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Stars and Bars and Stripes: Are You Ready for This Conversation on Race?

Stars and Bars and Stripes: Are You Ready for This Conversation on Race?

Stars and Bars and Stripes: Are You Ready for This Conversation on Race?
July 11
17:46 2015

Cynthia McKinney © July 2015

The conversation has been joined.  Let’s carry it all the way until we can finish it, now, too.  Are we ready, finally, to have the conversation on race that President Bill Clinton suggested the United States needed?

The Saint Andrew’s Cross, which is the Battle Flag of the Confederacy, now known as the Confederate Flag, ​symbolizes a fact of history that most White Southerners choose to deny:  enslavement of Africans forcibly trafficked to this country and their systematic dehumanization while here​–sentiments and aspects of which continue to this day.  My family watched just two years ago now, when we were in South Carolina at one of those rural country stores that sells that kind of stuff, and I talked up a conversation with the store clerk.  He railed that the South was misunderstood and that the symbols were not about slavery.  Indeed they aren’t.  They are the expression of the larger problem of White Supremacy:  a by-product of five centuries of European arrogance and exceptionalism that resulted in their domination and maltreatment of every non-European inch of the planet.  The store clerk felt that he could “level” with me because of what I had in my hand.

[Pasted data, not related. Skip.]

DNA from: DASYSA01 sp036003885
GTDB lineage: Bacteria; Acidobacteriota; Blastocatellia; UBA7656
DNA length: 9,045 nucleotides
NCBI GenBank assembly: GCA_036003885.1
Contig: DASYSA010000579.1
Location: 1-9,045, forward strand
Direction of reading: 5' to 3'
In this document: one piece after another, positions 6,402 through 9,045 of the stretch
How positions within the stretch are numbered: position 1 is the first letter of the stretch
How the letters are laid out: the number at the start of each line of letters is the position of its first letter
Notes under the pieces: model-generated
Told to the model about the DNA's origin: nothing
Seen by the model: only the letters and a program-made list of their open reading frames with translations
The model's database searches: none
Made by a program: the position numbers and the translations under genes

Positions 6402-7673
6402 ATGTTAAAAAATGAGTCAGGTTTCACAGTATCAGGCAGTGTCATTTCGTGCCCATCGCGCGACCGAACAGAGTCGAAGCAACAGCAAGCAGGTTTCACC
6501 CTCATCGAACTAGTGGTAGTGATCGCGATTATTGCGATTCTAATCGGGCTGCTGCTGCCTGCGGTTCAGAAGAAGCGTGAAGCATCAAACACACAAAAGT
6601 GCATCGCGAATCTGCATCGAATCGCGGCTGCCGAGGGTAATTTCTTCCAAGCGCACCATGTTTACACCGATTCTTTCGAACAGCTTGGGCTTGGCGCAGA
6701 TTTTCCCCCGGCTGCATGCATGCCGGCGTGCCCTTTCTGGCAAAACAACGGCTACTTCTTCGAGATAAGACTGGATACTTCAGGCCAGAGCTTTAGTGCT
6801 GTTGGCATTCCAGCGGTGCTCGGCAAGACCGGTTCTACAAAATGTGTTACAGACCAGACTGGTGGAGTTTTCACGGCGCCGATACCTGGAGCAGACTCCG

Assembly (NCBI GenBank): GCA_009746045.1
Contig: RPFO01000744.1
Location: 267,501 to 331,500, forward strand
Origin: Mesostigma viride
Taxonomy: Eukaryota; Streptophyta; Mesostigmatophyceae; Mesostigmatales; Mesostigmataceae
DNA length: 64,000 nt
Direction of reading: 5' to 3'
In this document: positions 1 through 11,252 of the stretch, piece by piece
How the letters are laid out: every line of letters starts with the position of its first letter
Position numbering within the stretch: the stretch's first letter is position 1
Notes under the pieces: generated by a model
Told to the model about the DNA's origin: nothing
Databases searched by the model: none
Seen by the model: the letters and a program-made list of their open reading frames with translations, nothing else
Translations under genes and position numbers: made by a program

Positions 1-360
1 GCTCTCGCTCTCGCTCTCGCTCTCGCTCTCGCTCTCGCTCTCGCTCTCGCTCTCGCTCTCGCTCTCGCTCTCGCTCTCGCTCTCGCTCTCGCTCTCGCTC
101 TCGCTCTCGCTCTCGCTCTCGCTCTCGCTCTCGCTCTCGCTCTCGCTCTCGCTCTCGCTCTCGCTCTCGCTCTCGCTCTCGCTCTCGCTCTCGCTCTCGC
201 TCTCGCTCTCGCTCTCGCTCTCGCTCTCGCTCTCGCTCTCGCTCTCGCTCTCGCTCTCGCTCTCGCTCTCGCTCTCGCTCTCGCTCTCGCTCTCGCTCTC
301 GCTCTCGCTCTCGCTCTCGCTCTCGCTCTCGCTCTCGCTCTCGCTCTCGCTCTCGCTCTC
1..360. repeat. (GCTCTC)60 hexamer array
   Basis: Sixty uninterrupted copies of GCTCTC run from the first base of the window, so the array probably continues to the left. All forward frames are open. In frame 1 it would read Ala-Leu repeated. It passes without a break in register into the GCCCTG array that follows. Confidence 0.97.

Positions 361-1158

I buy “​Southern”​ memorabilia which can still be seen dotting rural landscapes from Mammy dolls to Black Sambo Lawn J​ockeys.  I have a collection of all of the ways in which Black men and women have been memorialized in U.S. culture as a part of that original colonial confrontation that occurred so many centuries ago.  ​Why, wasn’t it just a few weeks ago that Google suffered the horror of learning that its algorithm equated Blacks faces with gorillas?  Speaking of gorillas, how many times have we seen President Obama or his wife, Michelle, depicted as or compared to gorillas?

(https://www.youtube.com/watch?v=f1I_BD5jAE4 and http://www.breitbart.com/big-journalism/2015/03/12/univision-host-compares-michelle-obama-to-ape/)

Remember this “cartoon” from the February 18, 2009 New York Post?

Cartoon from the February 18, 2009 New York Post?
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“Cartoon” from the February 18, 2009 New York Post?

(Of course the Post’s link is not available, but we have this link from ScienceBlogs.com – http://scienceblogs.com/authority/2009/02/18/new-york-post-editorial-cartoo/ that catalogs the story.)